Moves to create an iconic artwork to mark the centenary of Birmingham Civic Society have taken a major step forward following the creation of a charitable trust which will oversee fundraising for the project.
The establishment of the Birmingham Big Art Foundation on March 18 means the Birmingham Big Art Project has also been able to announce its commissioning agent for the scheme.
That role will be undertaken by Birmingham art gallery Eastside Projects, under the supervision of its CEO Gavin Wade.
The Birmingham Big Art Project is a Birmingham Civic Society initiative, supported by Birmingham City Council, and has a target of raising a minimum of £2 million for a permanent artwork in the city.
The overall aim is to put the city on the international art map, with the new artwork becoming a tourist attraction in its own right.
While the scheme is still in its early stages, the artwork will be unveiled in 2018 to mark the 100th anniversary of the civic society.
Highlighting the kind of artwork he hopes will be created, chairman of the Birmingham Big Art Project Glyn Pitchford pointed to famous examples of public art as an inspiration, including Antony Gormley’s Angel of the North in Gateshead and Cloud Gate in Chicago.
“We may decide to go for a colossus like the Angel of the North, which is a great advertisement for the North East,” he said.
“Another example is Chicago’s Cloud Gate, otherwise known as the Bean and designed by Anish Kapoor.
“It has become the third most photographed sculpture in the world.
“However, the artwork could be small, like the Little Mermaid in Copenhagen which still defines the city.
“Our primary objective is to identify a though-provoking, innovative and identifiable public work of art which has to make a statement about Birmingham, attracting tourism and creating economic benefit.”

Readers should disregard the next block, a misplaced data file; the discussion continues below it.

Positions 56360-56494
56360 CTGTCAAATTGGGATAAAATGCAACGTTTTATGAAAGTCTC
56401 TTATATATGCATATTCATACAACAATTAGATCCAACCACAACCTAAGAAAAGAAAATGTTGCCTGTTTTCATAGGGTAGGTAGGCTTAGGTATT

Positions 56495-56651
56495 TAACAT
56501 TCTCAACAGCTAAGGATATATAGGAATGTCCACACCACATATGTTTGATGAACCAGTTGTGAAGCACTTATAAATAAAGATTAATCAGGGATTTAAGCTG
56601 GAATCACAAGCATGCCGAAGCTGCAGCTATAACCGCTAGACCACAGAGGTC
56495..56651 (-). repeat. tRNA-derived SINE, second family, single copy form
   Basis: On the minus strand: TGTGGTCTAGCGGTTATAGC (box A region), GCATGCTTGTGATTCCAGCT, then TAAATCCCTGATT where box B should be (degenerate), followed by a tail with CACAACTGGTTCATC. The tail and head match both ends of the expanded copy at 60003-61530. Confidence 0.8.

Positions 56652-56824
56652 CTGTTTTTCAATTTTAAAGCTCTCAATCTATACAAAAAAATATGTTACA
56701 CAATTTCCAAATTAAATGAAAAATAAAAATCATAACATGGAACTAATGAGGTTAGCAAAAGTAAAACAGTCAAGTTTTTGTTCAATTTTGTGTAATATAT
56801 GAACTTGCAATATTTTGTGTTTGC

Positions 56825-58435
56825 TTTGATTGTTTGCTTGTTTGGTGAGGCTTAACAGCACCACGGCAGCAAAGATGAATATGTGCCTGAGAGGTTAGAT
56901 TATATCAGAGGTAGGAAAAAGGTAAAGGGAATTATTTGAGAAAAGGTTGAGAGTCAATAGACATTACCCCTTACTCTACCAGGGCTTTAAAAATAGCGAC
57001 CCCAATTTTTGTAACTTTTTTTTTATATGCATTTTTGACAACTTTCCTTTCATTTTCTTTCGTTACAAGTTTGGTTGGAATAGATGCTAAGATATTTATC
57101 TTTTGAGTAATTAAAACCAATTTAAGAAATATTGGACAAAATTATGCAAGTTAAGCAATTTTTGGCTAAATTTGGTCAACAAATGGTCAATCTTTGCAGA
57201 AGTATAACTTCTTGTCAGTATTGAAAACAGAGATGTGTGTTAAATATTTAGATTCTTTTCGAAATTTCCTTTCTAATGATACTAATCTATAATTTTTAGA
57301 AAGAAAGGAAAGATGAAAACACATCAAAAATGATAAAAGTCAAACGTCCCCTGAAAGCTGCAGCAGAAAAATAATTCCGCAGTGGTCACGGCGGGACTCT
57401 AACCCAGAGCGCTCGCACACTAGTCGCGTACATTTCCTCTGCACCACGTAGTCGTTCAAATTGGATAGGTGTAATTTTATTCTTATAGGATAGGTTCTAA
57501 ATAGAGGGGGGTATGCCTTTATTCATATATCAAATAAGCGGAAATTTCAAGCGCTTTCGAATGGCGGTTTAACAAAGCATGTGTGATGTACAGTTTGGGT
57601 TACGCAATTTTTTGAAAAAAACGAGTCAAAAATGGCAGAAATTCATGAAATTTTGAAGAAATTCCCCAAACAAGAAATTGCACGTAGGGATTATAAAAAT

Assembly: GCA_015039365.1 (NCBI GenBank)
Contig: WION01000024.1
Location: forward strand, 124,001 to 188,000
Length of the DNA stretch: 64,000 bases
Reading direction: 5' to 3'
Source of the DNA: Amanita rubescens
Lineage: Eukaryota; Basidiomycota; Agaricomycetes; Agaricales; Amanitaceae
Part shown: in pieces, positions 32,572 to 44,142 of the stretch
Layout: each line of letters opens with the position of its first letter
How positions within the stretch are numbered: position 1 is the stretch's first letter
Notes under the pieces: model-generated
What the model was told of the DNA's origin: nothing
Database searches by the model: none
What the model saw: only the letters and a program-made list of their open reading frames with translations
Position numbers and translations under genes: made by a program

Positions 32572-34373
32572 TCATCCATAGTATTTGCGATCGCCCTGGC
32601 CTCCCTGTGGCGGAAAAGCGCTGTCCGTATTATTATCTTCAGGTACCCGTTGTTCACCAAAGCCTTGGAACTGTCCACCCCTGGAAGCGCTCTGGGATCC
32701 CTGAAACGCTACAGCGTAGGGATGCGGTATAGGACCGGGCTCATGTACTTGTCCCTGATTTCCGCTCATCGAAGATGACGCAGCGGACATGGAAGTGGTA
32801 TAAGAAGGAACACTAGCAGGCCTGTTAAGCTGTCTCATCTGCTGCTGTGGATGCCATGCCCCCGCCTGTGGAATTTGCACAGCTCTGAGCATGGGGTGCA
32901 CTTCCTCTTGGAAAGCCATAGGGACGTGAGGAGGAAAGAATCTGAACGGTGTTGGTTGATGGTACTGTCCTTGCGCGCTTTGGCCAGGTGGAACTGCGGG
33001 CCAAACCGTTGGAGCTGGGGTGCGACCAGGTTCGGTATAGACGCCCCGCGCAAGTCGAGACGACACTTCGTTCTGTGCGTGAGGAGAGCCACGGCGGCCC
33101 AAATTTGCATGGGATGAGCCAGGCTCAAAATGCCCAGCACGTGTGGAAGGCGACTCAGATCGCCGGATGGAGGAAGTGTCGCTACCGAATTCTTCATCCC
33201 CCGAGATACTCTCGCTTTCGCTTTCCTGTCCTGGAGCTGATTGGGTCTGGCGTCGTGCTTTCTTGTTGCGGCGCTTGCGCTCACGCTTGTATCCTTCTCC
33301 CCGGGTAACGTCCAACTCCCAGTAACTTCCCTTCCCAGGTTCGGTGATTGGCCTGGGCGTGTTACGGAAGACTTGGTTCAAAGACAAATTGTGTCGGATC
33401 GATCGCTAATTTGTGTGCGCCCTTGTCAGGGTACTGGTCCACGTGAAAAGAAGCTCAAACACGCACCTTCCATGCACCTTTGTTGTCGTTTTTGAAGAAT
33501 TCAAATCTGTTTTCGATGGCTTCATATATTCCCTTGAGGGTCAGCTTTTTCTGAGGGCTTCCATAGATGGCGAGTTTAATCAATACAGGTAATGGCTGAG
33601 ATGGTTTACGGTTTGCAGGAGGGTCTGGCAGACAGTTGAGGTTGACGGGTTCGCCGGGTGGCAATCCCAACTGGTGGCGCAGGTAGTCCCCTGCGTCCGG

A steering group was formed earlier this year and the project has now taken its second step on the journey, which will culminate in a competition to select an artist to undertake it.
Mr Pitchford, said: “We have taken quite a few strides forward. First of all it is now official – we have got Charity Commission recognition. The Birmingham Big Art Foundation is now registered as a charitable trust.
“This is a five-year plan but this represents an important step forward.”
The chairman of the foundation will be Mike Ward, senior partner of law firm Gateley, while Mr Pitchford continues as chairman of the Birmingham Big Art Project.
He added: “We can now get the ball rolling with a bit more fundraising. The establishment of the trust also meant we could appoint a commissioning agent in the shape of Eastside Projects, the public art gallery that exists in Digbeth.
“The steering group felt we should appoint an organisation rather than an individual.”
Explaining the gallery’s role as commission agent, Mr Pitchford said: “Eastside Projects will now be able to be let loose with this project. They will produce a brief for the competition that will run, draw up a timetable and over a period of time identify available artists.”
He added that the search for an artist would span the globe, though local artists would also be considered.
“They will identify artists at a local, national and international level,” he said. “Then we will put together a selection panel, the steering group together with professionals from the art world.”
The next meeting of the Big Art Project steering group will take place in May, when Mr Pitchford said potential sites would be considered.
Members of the city council’s senior planning team will be in attendance, though the decision on a potential site is likely to take place in September, when the selection panel would also be announced.
It is hoped the competition will start in May or June 2015, running for the remainder of that year, with a shortlist announced in January 2016.
Mr Pitchford said another recent boost was a decision by the city council to incorporate the scheme within its public strategy, something which could assist with fundraising, though he admitted raising the cash required remained the biggest challenge.
“The big test will be whether we can persuade benefactors and sponsors to come on board,” he said. “That will be out biggest challenge – and I have said that from day one.
“But as the economy improves and we can show we are adding to the cultural offering of Birmingham I’m sure people will come out and support us when the time is right.”